1. Make a Space

Identify a place in your home where you plan to meditate.

Identify a place in your home where you plan to meditate. It doesn’t have to be fancy, but it does help if it’s out of the way, a place you can sit quietly without interruptions. The corner of a bedroom or home office can work well.

You don’t have to sit on the floor, though if that’s comfortable for you, go for it. A chair that allows you to maintain an upright posture is perfectly acceptable. 

If you live with other people, let them know where you’ll be meditating and ask not to be interrupted while you’re doing it. A room with a door you can close is great.

Pets can be a challenge, especially ones that want to be with you. All. The. Time. You may have to experiment with spaces to find one that will work. Fortunately, most animals are routine-oriented, so they will learn about their human’s ‘time out’. My cats now ignore me while I’m meditating and sleep on my meditation cushion later in the day!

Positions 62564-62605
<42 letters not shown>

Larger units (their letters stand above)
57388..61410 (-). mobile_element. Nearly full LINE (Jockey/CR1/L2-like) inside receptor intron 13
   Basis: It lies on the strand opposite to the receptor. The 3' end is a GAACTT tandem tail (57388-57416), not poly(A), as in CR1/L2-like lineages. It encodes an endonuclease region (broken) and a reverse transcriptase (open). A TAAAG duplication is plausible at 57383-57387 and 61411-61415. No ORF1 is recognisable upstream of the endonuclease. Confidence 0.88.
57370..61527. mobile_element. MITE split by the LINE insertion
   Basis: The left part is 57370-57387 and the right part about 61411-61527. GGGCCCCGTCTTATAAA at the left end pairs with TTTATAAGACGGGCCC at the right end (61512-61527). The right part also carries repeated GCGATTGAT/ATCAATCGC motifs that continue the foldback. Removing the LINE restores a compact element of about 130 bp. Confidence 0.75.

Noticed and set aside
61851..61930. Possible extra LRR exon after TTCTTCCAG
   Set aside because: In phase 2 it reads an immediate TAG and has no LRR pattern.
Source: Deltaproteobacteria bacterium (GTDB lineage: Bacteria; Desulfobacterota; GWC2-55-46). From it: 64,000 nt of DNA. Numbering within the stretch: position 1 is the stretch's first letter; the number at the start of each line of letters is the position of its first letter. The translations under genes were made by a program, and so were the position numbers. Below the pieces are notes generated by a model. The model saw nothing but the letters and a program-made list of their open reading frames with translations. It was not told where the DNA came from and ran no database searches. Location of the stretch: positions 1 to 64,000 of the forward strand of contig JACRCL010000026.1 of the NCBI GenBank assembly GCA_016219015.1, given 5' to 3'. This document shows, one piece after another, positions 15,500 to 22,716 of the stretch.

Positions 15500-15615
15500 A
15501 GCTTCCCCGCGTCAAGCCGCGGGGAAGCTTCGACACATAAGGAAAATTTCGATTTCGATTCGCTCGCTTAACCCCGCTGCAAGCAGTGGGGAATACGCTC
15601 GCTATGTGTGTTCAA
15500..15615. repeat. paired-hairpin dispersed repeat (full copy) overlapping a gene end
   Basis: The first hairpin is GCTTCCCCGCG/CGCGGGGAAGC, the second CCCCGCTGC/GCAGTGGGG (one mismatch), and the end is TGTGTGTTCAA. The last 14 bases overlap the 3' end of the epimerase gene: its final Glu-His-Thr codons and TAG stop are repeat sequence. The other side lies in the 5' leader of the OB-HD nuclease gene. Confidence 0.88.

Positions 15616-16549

Some people like to make their meditation space special by lighting a candle or incense or setting up a small shrine (see this article on making a home shrine). It isn’t necessary, though, so don’t make not having the ‘perfect’ space an obstacle to meditating. Your space will probably evolve as you continue to meditate, anyway, so let it evolve naturally.

2. Set a Time

Routine is helpful in establishing new habits, so begin by setting a time of day to meditate.

Routine is helpful in establishing new habits, so begin by setting a time of day to meditate. I like to meditate in the morning right after I get up (and make tea and brush the cats). Mornings may be busy for you, so perhaps setting time aside when you get home from work would be better.